Quote: Broom on fossils as ancestors

In the last few years, a surprising number of paleoanthropologists have published papers claiming that various fossil species could not be ancestors of others because the fossils that represent them have the wrong geological age. Usually, the claim has been that a fossil is “too recent” to be an ancestor of living people, or Homo more generally.

The last fifteen years of fossil discovery have shown just now much we still do not know about the diversity of fossil hominins. So I think that purely statistical research on the duration of various species is not very illuminating. We’re not in a position to test how long most hominin species existed, or what their geographic extent may have been.

Still, it’s a topic that seems to return again and again.

I think that I’ve noted before that Robert Broom wrote thoughtfully on exactly this topic. Lee Berger and I reference Broom’s thoughts in our book, Almost Human.

When Raymond Dart published his initial work on the Taung specimen, Broom was the one who had the most insight about the possible age of the hominin skull. Finding Pleistocene baboons in the Taung fossil assemblage, Broom initially considered that the Taung skull itself might be fairly recent in geological age. As time went on, both Broom and Dart appreciated that the Taung hominin specimen and much of the fossil deposit were likely earlier, Pliocene in age.

But from the first publication of the Taung specimen, some critics maintained that a recent geological age must mean that it could not be connected to human origins. In their view, the age was prima facie evidence that the Taung specimen was an extinct ape, not a human relative.

As I was reading some background research today, I found a very clear exposition by Broom in a Scientific American article from 1929: “What the World Owes to South Africa.” The article is a retrospective by Broom of important paleontological findings from South Africa, not only the Taung specimen but a broad array of findings from Permian and Mesozoic times also.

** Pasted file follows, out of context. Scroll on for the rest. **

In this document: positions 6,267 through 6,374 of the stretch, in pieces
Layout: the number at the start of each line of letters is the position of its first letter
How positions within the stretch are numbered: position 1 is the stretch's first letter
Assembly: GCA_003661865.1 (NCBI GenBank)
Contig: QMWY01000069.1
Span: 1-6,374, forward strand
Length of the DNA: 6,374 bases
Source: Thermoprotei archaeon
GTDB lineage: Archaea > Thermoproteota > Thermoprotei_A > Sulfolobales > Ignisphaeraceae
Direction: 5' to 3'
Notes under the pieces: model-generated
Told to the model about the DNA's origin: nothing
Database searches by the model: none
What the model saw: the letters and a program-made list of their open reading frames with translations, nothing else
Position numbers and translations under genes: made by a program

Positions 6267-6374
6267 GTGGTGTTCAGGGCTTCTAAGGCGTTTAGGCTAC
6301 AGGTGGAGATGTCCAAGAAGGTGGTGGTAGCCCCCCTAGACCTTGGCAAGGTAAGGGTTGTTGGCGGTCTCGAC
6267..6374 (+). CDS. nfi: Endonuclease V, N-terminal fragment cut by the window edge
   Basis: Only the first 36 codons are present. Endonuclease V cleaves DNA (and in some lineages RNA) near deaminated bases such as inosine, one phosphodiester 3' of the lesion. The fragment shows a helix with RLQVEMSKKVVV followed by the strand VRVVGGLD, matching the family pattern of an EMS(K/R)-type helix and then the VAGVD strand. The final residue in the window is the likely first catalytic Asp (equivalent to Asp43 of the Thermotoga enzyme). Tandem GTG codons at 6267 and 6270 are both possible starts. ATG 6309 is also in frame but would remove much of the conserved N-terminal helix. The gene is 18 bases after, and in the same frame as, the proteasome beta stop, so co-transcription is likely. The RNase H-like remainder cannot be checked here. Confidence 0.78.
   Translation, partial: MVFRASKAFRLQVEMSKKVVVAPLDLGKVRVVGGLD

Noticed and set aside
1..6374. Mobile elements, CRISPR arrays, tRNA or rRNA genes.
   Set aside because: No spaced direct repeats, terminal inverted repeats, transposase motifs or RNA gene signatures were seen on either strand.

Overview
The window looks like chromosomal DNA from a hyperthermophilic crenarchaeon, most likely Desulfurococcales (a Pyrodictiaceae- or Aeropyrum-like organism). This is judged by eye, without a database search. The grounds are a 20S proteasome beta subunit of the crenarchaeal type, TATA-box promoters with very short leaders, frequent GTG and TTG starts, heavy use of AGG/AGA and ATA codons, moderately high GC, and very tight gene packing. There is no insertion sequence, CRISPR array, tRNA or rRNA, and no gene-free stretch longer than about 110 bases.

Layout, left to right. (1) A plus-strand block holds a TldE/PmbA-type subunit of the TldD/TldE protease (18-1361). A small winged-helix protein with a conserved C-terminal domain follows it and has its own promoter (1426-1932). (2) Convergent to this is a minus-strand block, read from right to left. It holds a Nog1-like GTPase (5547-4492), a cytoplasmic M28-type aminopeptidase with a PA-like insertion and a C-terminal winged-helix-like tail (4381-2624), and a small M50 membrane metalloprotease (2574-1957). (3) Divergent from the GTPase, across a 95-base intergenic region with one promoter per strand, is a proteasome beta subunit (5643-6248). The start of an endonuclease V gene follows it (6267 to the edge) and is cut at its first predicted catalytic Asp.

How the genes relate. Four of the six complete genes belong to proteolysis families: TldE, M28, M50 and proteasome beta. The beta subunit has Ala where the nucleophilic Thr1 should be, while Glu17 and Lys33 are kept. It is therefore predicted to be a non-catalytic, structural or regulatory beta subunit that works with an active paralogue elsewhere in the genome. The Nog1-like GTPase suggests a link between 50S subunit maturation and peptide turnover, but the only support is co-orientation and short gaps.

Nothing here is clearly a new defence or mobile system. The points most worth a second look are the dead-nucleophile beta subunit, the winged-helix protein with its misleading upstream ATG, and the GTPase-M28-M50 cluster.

In his discussion of human origins specifically, Broom addresses the relevance of the geological age of the Taung specimen.

Certain anthropologists have maintained that Australopithecus could not have been a human ancestor because it lived at a time after mankind had probably appeared on the earth. Manifestly, as the specimen died when five or six years old, it could not have been the ancestor of any one, but there is no objection to considering this little specimen as a representative of a race which may have survived hundreds of thousands of years; and that one member of the same tribe, perhaps in early Pliocene times, may have been the ancestor of mankind.

It is a cardinal mistake to think that a fossil is literally the genealogical ancestor of some living animals. Fossils are dead creatures and their individual reproductive fates are unknown. All fossils are related by a tree to living forms, however, and that relationship allows us to test hypotheses about the evolution of living forms. Whether an ancient population or species is a literal ancestor of some living animals is potentially testable, but only if the duration of the species and its boundaries are very well documented.

We know that Neandertals, as a population, include many literal ancestors of today’s humans. That does not mean that any particular fossil Neandertals were among those genealogical ancestors. Many of them belonged to local populations that became extinct, even if most regional populations of Neandertals in the long run contributed some genes to the modern human population.

Do we know that highly diverse hominins like Paranthropus could not have been ancestors of living people? Over the past ten years, it has become abundantly clear that hybridization and introgression were widespread among Pleistocene hominins. Genealogical ancestors trace every genealogical line, and the idea that Homo was hermetically sealed from co-existing closely related lineages is hard to imagine. I expect that P. boisei was a human ancestor, if genealogical ancestry and introgression are how we characterize ancestry.

Many anthropologists may admit that such minority ancestors might be interesting but still maintain that hybridization is not the central issue. They are interested in the predominant ancestry of living people, and that the ancestor of living humans must be a unique species at any one moment in time. They assume a model in which species disappear immediately at the moment that they give rise to a daughter species. In such a model, if a fossil representative of a species is, say, 2.0 million years old, then the species cannot be the ancestor of another species represented by a fossil that existed, say, 2.4 million years ago.